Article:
Study to look at how telematics could improve safety for gig-economy workers

14.35 | 15 March 2022 | | | | | 1 comment

A new project will evaluate the role of telematics in reducing speed violations among drivers and riders in the delivery sector.

The project is being carried out by University College London (UCL), thanks to £140k in funding from the Road Safety Trust.

The gig economy is the term given to freelance and independent workers, who do not get paid a salary but per ‘gig’ or ‘piece rate’.

Professor Nicola Christie, from UCL’s Department of Civil, Environmental and Geomatic Engineering, says this creates a “highly pressurised” environment, with many drivers and riders reporting that they are likely to violate speed limits to gain more work.

The most common example of companies who rely on these types of workers are the ride-hailing firm Uber, and food delivery companies such as Deliveroo and Just Eat.

Professor Christie said: “It is estimated that over 500 fatalities a year involve someone who drives for work.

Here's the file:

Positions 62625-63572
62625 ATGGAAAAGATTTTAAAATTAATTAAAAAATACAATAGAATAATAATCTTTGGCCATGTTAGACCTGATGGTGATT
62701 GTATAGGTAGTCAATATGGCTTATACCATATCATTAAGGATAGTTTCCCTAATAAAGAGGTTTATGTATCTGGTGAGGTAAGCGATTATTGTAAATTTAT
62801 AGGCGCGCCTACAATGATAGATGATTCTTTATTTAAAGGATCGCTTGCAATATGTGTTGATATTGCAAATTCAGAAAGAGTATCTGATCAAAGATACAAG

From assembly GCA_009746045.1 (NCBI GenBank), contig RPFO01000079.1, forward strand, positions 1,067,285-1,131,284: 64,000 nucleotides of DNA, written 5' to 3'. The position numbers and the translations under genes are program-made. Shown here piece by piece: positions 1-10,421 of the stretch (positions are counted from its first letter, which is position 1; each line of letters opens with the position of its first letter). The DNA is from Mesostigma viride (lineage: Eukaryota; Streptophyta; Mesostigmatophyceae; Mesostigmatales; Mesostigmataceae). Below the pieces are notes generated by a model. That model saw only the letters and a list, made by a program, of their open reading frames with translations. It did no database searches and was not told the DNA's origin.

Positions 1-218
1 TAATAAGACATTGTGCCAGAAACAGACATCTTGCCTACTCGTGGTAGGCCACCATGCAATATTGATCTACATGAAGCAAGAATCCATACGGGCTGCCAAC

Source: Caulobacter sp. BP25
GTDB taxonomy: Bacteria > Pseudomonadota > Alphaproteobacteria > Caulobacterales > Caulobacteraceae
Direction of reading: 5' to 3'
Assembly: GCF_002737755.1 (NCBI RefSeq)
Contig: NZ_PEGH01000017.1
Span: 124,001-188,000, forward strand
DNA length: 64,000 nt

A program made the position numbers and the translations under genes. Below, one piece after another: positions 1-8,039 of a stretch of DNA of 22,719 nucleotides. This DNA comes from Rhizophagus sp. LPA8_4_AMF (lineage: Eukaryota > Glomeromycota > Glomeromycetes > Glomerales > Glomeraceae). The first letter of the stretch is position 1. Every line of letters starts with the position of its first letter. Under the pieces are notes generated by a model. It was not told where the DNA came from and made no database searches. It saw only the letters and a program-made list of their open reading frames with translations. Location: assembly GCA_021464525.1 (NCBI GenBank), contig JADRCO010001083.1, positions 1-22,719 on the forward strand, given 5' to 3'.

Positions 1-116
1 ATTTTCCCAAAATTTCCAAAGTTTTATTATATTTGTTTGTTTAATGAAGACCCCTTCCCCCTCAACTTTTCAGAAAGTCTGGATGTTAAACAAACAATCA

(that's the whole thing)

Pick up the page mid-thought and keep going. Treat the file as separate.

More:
“The growth of e-commerce and home delivery is associated with a rapid increase in vans and people working in the gig economy.

“Delivery work is highly pressurised, and many drivers report that they are likely to violate speed limits which is a key risk factor for crashes and injury.

“Our study focuses on exploring how telematics can be used to manage this risk factor to support safer and more sustainable delivery work and reduce the risk they pose to themselves and other road users.”

The Road Safety Trust awarded more than £1million in funding for technology-focussed road safety projects through its main theme grants in 2021.

Sally Lines, chief executive of the Road Safety Trust, said: “We really welcome the project from UCL, as it has a clear link to how technology can be used to improve road safety and in turn help us work towards our vision of zero deaths and serious injuries on UK roads.”



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    Numerous studies with traditional employers have shown huge safety benefits of drivers modifying behaviours because of the known observation. Traditional employers can easily devise carrots and sticks.

    It would be interesting to know if this new study will have cooperation to develop carrots and sticks for the very different gig model.

    Interestingly the article quotes all-in fatals for all employees, inferring that we don’t have data for gig economy. This indicates that our national data sources need updating to capture better data.

    Peter Whitfield, Liverpool
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